Springfield's Sacred Canopy: Religion and Humour in The Simpsons
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This dissertation examines religion’s satirical portrayal in The Simpsons. Building upon a sociological theory of humour developed from Peter Berger’s sociological theories of knowledge, religion, and humour, it assesses how The Simpsons criticizes America’s major religious traditions and their social roles. Arguing that the program presents a spectrum of acceptable religious practice, this dissertation demonstrates how The Simpsons constructs its arguments by selectively interpreting each tradition through its most recognizable characteristics and the common sentiments through which those characteristics are interpreted. These “ignorant familiarities” are used as a basis for understanding what Americans presumably know about religion, what is deemed acceptable “religious behaviour” in the public sphere, and what the consequences are for those religions that The Simpsons caricatures.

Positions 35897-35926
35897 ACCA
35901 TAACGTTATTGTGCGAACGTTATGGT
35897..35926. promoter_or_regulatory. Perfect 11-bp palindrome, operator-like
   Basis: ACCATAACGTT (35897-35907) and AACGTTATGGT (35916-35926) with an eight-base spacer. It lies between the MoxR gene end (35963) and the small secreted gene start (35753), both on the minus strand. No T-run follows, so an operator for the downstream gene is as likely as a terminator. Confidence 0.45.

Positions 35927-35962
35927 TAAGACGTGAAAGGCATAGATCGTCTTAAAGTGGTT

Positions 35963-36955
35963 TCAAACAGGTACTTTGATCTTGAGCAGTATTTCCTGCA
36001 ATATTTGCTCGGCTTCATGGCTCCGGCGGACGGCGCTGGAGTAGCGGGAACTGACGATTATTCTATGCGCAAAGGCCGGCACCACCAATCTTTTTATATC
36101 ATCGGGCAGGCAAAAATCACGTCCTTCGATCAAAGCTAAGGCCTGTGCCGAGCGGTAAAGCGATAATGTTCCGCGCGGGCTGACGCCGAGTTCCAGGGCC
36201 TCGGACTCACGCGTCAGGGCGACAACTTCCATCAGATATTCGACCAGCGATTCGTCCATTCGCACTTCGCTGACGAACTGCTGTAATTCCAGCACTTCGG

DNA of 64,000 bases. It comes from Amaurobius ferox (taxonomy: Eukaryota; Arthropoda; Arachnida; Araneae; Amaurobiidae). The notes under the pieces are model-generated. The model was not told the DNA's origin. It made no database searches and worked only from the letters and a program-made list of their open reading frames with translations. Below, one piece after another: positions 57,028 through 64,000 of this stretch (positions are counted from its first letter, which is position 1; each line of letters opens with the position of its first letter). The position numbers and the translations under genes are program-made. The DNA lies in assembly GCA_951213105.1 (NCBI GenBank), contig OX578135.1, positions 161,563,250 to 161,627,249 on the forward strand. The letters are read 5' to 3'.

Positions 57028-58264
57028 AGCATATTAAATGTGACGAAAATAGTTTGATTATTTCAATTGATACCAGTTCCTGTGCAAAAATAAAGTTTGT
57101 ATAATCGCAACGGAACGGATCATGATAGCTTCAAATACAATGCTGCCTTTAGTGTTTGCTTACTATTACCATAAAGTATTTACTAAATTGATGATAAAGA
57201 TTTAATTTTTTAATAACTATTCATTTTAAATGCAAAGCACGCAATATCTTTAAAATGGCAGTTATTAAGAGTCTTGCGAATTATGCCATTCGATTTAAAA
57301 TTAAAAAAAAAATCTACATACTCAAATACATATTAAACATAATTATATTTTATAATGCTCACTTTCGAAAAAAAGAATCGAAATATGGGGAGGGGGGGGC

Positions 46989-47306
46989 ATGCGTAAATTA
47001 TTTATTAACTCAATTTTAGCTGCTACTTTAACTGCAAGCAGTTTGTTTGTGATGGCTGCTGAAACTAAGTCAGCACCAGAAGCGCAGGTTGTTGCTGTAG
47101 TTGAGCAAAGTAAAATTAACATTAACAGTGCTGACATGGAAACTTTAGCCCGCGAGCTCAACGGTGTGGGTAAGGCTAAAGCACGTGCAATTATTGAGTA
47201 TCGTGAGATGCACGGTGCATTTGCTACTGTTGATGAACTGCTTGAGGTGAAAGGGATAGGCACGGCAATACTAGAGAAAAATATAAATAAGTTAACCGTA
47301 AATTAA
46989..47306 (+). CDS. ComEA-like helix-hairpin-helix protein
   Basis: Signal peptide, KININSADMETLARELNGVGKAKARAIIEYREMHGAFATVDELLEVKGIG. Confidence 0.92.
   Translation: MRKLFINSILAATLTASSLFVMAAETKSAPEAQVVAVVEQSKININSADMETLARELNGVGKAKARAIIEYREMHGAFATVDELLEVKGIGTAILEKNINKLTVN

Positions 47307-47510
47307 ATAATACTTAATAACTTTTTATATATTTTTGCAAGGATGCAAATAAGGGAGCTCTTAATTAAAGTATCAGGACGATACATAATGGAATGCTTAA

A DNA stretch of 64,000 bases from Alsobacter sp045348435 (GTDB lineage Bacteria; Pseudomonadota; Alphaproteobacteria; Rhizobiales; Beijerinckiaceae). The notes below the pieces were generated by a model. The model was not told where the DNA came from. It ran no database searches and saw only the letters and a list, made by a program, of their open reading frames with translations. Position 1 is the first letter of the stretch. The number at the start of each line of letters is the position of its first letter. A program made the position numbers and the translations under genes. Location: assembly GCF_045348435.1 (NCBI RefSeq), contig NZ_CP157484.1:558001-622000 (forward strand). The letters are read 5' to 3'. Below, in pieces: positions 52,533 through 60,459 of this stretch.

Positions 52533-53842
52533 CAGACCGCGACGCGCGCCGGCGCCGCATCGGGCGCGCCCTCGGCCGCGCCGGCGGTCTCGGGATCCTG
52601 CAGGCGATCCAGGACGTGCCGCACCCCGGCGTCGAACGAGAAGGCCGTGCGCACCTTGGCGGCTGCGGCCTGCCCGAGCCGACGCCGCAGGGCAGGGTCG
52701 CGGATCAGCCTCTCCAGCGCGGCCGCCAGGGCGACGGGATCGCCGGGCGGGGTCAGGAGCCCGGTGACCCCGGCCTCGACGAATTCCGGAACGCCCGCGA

Cite this work
David Seward Feltmate (2010). Springfield's Sacred Canopy: Religion and Humour in The Simpsons. UWSpace. http://hdl.handle.net/10012/5628